In more than two dozen countries including Australia, the legalisation of same-sex marriage represents a significant legal milestone.
Because the legislation has only been in effect in Australia since December 2017, a key question that remains largely unanswered is how the legal recognition of same-sex marriages in Australia will affect property proceedings.
This is important because the changes to Australian laws that permit same-sex marriage here also allow for the recognition of same-sex marriages that took place overseas. In other words, a gay or lesbian couple that wed in a country that had legalised same-sex marriage prior to 2017 and is now living in Australia will also be treated as a married couple under our laws. And depending on each couple’s situation, that can be complicated.
Let’s say, for example, that a couple married in a foreign country which legalised same-sex marriage 10 years ago. After living there for a couple of years, the couple returned to Australia but were never officially divorced, because their marriage was not legally recognised here at the time. If they were to now be married under Australian law, this would actually be a second marriage in the eyes of the law.
Under applicable laws, namely 88D(2) of the Marriage Act, the second marriage is voided once someone enters into a second valid marriage. This means that a couple in the circumstances detailed above may be forced to abide by the de-facto provisions of the Family Law Act instead of the marriage provisions.
Changes to the Family Law Act that took effect in 2008 authorised the Family Court to change property interests for same-sex couples who are in ‘de facto relationships’, effectively putting them on equal footing with heterosexual couples in the same legal classification.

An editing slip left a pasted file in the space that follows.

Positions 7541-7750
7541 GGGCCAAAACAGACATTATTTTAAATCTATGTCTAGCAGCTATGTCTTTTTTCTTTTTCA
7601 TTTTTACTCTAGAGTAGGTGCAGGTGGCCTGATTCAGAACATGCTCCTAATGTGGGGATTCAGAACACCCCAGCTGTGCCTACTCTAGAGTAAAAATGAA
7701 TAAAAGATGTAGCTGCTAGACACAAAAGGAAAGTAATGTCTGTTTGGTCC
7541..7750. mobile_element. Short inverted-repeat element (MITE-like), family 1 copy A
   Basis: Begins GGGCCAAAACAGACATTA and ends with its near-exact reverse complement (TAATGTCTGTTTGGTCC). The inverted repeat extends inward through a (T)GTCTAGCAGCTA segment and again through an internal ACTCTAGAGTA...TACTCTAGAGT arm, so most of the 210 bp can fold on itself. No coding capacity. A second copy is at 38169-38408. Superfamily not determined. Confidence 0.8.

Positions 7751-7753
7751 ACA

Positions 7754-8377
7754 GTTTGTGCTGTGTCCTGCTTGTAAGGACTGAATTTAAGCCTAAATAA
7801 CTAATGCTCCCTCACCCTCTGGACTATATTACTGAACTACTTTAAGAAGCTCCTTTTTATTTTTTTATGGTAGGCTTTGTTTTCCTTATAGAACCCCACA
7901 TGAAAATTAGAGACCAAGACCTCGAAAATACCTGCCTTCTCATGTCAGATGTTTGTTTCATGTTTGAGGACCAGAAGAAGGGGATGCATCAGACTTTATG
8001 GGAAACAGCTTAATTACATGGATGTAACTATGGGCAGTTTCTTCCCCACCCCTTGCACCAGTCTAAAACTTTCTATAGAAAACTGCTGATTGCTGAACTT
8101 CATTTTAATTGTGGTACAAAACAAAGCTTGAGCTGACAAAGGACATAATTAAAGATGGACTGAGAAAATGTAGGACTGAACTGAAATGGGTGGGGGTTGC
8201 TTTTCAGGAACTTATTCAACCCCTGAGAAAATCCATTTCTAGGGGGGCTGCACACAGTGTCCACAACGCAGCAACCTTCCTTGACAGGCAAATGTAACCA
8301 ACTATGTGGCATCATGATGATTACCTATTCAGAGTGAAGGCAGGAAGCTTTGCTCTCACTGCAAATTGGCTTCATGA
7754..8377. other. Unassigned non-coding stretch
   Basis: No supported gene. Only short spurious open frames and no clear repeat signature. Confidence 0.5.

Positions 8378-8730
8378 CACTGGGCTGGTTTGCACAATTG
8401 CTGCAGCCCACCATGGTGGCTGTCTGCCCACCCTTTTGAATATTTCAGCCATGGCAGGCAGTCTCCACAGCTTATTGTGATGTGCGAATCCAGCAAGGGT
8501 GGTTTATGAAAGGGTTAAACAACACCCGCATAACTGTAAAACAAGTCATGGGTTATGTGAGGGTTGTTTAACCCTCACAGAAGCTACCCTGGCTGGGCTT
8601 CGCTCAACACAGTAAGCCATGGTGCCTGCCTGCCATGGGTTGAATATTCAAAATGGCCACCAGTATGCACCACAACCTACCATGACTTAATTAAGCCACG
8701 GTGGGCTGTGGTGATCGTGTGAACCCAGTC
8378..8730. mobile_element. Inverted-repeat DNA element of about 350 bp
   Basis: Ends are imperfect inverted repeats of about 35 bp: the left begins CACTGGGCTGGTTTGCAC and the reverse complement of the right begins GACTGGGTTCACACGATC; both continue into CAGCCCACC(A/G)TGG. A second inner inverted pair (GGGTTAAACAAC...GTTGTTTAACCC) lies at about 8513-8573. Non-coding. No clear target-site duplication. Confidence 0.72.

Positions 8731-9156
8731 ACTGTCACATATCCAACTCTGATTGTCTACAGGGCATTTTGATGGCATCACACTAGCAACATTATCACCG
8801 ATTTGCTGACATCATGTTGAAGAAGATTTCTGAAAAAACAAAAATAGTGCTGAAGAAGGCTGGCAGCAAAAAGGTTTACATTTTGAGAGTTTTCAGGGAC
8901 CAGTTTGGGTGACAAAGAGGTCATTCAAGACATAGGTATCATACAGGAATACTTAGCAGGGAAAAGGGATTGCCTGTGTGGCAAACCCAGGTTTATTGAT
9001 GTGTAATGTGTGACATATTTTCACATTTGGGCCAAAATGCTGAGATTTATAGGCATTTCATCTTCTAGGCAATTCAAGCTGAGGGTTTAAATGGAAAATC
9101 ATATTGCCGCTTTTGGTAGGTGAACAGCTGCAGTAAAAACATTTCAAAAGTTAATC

Even so, initiating property proceedings is a little bit harder for these couples. This is because they have to meet a higher burden of proof to verify that they are, or were, in this type of relationship. For example, they must prove that they lived together (prior to separation) and had some degree of mutual financial dependence. On the other hand, the existence of a valid marriage is the only evidence a court needs to find that a married couple shared joint property interests.
Another factor to consider is that married couples have one year (12 months) in which to initiate property proceedings in court after the issuance of a divorce order. Conversely, de-facto couples must initiate property proceedings in court within 24 months (two years) after they have legally separated.
Because they have generally separated without the Court’s help and without applying for an official divorce in the country in which they were married, stipulations pertaining to these deadlines may also affect same-sex couples. The good news, however, is that the Court already has a framework for addressing this dilemma. This is because it comes across similar issues when separated heterosexual couples have procrastinated before filing for divorce, and then make court applications for property settlements several years after their legal separation.
To date, the Court hasn’t had to decide how the recognition of past same-sex marriage will affect the implementation of these deadlines. However, it does have the authority to decide whether a case should be dealt with by a judge on an individual basis, based on its evaluation of whether Court intervention is fair and just.
If you are a gay or lesbian couple that wed in another country and you are now living in Australia, it is important that you fully understand how legal recognition of same-sex marriage affects you.